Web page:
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2013 Annual Meeting

The Committee conducted its 2013 annual meeting with the Association of Ministers with Disabilities on July 10-13 in Birmingham AL.

Sharon McCart and Deb Wade converse at the dinner.We gathered at Bluff Park UMC for a get-acquainted buffet dinner, introductions, and vespers led by Deb Wade. Her theme was Unity, from Romans 15:5. To illustrate, she talked about how sticks can be easily broken, but when gathered into a bundle, become impossible to break. As people with disabilities and allies, we need to stand together to make a difference in the Church and in the world.

On Thursday, July 11, we met at the United Methodist Center on the campus of Birmingham Southern University. Meeting with the Association, we began with devotions led by Rev. Greg Edwards. Using John 17:20-26, Greg used various coins to illustrate the need for unity while appreciating differences.

We then had our first session with David Watson, Academic Dean of United Theological Seminary, " Theological Anthropology and the Incarnation,", based on John 1:1-18 and Philippians 2:5-11.

  • Impairment refers to a physical and/or mental condition of some kind that deviates from the norm that is considered "typical." If a person has one leg rather than two, or if a person has an extra chromosome in every cell of his or her body, or if a person has low vision or blindness, this physical condition is an impairment.
  • Disability refers to the ways in which a person with an impairment may encounter difficulty, and perhaps discrimination, because of his or her impairment. If a building has only stairs, and no elevator or wheelchair lifts, the person in a wheelchair is disabled because of the structure of the building and the lack of consideration in planning the building for people who must use wheelchairs. If a church cannot accommodate children on the autism spectrum or Down Syndrome, these children are not disabled because of the social environment created by the church. Impairment, then, is a physical category. Disability is a social category.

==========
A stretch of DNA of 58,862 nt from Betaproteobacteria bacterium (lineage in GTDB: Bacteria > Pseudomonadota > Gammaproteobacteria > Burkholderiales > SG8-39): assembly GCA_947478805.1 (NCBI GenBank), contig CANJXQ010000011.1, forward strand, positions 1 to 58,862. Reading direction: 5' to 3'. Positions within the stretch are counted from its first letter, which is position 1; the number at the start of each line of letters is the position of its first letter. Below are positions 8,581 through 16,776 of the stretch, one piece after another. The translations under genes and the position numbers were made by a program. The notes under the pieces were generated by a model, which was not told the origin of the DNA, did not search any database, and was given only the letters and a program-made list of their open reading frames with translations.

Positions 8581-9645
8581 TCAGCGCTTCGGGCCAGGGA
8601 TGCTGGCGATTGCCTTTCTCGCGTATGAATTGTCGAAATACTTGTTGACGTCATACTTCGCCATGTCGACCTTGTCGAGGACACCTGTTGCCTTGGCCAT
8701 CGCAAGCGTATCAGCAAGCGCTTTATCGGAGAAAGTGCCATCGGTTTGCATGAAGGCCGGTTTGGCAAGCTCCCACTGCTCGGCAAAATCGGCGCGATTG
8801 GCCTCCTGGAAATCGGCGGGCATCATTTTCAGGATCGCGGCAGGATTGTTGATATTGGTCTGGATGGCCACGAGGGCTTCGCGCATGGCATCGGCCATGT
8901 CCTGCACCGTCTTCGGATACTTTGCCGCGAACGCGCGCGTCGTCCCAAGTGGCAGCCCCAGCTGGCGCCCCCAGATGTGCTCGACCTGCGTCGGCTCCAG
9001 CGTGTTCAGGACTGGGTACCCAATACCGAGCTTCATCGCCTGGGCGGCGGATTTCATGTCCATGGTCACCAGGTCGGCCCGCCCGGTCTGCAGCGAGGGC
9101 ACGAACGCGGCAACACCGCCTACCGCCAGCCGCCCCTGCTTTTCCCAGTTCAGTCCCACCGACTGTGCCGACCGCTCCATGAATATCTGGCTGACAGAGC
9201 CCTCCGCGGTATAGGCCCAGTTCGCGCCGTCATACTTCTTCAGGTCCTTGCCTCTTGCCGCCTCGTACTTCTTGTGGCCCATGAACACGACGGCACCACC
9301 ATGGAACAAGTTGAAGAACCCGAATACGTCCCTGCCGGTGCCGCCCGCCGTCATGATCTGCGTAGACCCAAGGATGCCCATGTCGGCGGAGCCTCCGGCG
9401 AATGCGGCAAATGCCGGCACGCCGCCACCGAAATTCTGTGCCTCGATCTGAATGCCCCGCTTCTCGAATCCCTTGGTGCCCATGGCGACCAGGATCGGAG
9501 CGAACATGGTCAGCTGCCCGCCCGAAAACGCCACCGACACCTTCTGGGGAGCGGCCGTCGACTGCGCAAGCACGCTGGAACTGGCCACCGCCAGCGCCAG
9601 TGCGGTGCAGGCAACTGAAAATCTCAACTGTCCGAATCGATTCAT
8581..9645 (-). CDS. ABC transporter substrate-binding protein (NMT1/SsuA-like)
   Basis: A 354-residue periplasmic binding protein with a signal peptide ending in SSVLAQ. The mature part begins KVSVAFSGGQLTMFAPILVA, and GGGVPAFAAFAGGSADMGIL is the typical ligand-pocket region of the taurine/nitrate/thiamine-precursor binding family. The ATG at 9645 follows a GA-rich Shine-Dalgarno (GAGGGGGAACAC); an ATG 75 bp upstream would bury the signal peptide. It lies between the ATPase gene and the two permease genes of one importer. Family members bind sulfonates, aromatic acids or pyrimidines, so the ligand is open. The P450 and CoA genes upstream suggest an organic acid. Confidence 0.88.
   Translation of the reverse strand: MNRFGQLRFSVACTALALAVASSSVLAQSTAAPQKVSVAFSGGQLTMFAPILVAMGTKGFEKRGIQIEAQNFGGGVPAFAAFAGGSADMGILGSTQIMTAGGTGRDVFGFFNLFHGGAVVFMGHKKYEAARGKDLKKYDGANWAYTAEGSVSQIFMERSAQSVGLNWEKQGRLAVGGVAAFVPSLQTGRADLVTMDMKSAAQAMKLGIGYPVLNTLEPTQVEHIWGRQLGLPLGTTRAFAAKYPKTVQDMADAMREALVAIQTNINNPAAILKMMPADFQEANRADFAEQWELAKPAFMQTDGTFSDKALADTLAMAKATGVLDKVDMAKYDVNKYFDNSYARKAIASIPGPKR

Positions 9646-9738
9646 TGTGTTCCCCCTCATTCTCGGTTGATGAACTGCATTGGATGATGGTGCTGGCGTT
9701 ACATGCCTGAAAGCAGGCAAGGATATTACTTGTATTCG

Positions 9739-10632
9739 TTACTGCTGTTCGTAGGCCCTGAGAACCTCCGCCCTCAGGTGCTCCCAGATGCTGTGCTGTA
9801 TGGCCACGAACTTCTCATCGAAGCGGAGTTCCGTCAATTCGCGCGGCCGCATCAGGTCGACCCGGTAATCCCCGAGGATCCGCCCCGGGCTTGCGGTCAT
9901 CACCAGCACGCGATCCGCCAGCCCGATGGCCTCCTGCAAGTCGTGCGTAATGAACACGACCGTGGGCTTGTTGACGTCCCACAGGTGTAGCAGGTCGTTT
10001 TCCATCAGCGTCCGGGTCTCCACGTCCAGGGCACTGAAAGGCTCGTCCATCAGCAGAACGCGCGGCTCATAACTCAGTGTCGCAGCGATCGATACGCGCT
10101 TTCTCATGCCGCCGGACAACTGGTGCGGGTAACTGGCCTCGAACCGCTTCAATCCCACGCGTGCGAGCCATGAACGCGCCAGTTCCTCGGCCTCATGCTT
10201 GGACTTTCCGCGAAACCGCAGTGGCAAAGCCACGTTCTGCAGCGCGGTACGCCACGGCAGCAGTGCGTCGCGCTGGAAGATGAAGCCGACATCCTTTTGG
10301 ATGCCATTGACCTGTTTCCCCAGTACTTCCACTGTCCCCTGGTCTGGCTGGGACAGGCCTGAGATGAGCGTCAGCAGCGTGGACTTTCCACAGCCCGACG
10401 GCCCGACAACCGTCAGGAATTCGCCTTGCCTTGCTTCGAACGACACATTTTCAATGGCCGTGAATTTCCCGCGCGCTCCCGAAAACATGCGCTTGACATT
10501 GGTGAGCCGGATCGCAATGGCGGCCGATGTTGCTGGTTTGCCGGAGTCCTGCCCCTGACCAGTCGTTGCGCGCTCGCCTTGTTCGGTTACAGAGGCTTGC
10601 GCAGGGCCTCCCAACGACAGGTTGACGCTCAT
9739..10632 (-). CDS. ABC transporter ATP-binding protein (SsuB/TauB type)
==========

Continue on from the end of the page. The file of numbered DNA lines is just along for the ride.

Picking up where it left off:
• The concept of disability as a social category leads to what has come to be called ableism. Ableism refers to all of the social structures that, actions, and attitudes that lead to discrimination against people with impairments.
David Watson stands to left of projector screen with slide projected listing assumptions about people with disabilities as he addresses group session.There are ways to read the biblical texts that contribute to ableism. The biblical world view is vastly different than our own. In the Gospels and Acts, healings are demonstrations of God's power and the presence of the kingdom. While we may celebrate such things, they don't really help us with challenging social systems that discriminate against people with disabilities. We will often have to bring the biblical texts into dialogue with later theological ideas and developments in order to draw redemptive significance from them.

The sections of John and Philippians we're looking at today are both hymns. In John, Jesus has a real body. He really does die. And even after his resurrection, he still bears the marks of the crucifixion in his flesh. John studiously avoids a "docetic" Christology. The early church insisted, that Jesus' body was real. God took on the vulnerabilities of human existence.

The passage from Philippians helps us to understand this even better. This is called the kenosis hymn, after the Greek word meaning "emptying." Jesus was "found in human form." It was this emptying that allowed him to humble himself to the point of death, even death on a cross. In the Incarnation, God took on the vulnerability of human existence.

For people with disabilities, the Incarnation has significant implications. First, it says that God values our embodied existence. And embodied existence necessarily involves all of the contingencies that life throws at us.

Second, it shows us that God came to save us not through overwhelming might, but through the vulnerability of human existence. The very traits that make human beings vulnerable became the media through which God would save us. Presumably, God could have saved us in any number of ways. God could have overridden our free will. God could have done this through some overwhelming act of force. But God chose to save us by becoming human, subjecting himself to all of the vulnerabilities of human existence. The Incarnation, then, tells us that our embodied existence matters. Further, it tells us that the cultural ideals for embodied existence that we so often encounter—ideals around appearance, strength, capability, etc—aren't what God values.